AbstractWithin the realm of archival historiography, this thesis considers the performative reciprocity in the relationship between the archive collector, their collected materials and the researcher who studies them. By looking at the narrative subjectivity with which archive collections are artistically created, how the collected materials communicate personal and cultural contexts and how researchers receive this information within their own circumstantial frameworks of perception an indication of the complex palimpsest of performativity that exists within archival research becomes apparent. A practical methodology is employed to investigate: the moments of encounter, material linguistics and autobiographical subjectivity involved in archival research, across the analytical triumvirate of collector – object – researcher. This process leads to a distinctive historiography that considers phenomenologies of perception, haptic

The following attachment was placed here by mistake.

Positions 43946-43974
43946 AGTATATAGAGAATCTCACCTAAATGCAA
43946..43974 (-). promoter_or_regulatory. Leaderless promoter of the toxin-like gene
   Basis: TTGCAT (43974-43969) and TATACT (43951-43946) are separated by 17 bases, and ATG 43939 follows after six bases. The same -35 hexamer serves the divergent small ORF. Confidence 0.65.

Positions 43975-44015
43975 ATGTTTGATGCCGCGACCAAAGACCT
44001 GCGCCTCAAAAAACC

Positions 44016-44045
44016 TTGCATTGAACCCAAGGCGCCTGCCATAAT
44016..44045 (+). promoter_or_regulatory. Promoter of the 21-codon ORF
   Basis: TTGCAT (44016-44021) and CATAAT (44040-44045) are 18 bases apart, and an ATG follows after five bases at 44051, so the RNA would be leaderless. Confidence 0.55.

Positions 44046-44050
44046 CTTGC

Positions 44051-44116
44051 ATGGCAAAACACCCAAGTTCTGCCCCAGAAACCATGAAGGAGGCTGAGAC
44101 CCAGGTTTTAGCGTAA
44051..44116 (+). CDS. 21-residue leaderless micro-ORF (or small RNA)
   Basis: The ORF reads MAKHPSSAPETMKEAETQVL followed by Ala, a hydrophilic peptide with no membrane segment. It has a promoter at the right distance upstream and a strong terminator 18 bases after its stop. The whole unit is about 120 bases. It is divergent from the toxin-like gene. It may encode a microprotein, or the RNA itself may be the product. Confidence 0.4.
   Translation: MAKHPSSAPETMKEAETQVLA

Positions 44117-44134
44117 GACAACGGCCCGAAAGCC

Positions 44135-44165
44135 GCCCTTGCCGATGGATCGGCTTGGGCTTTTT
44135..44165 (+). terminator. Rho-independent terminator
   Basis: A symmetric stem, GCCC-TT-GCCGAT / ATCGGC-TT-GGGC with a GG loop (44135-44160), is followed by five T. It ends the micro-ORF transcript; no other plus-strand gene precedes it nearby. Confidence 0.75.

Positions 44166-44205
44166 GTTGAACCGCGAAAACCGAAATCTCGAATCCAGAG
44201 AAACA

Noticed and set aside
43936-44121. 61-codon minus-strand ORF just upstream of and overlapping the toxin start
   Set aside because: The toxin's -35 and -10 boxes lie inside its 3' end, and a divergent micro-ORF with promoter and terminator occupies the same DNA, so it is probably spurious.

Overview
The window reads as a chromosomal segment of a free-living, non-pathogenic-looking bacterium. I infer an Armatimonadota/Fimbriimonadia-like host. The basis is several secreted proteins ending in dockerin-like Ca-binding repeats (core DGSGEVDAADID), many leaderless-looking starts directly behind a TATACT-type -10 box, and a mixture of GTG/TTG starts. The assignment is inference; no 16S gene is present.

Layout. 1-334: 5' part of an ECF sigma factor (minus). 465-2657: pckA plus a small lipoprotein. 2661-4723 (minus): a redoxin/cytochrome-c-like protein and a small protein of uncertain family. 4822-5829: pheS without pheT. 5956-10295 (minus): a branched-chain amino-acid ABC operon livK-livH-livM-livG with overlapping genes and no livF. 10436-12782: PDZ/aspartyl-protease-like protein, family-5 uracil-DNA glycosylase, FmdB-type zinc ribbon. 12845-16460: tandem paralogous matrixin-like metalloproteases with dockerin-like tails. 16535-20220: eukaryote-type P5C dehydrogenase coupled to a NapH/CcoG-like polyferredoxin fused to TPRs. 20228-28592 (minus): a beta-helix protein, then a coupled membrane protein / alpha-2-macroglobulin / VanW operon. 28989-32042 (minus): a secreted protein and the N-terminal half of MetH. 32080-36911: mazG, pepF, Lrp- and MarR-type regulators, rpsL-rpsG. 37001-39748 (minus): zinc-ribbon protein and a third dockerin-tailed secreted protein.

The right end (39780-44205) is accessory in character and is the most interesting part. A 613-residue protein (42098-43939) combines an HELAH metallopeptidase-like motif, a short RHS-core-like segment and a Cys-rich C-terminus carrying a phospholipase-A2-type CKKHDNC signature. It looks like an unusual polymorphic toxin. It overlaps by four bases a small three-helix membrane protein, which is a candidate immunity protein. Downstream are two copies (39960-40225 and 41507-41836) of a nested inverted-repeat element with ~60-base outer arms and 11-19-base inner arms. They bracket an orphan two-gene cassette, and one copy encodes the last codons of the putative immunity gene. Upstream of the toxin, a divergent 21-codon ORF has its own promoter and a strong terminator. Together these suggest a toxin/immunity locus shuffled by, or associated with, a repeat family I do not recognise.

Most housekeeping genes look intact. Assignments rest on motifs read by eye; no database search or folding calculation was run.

engagement with material and the cultural meaning-making that can subsequently be read from these interactions. This outcome suggests new and different ways of thinking curatorially with display, exhibition and museology as the theatre for performative historical re-enactment with objects. By investigating five collections with differing collecting approaches, styles and drives from the University of Bristol Theatre Collection, this study closely considers what performance studies can do for paper-based and three-dimensional archival historiography in terms of using potential tools and media and continuing to challenge the disciplinary exclusivities of the University, Theatre and Museum.
|Date of Award||6 Nov 2018|
|Supervisor||Catherine E Hindson (Supervisor)|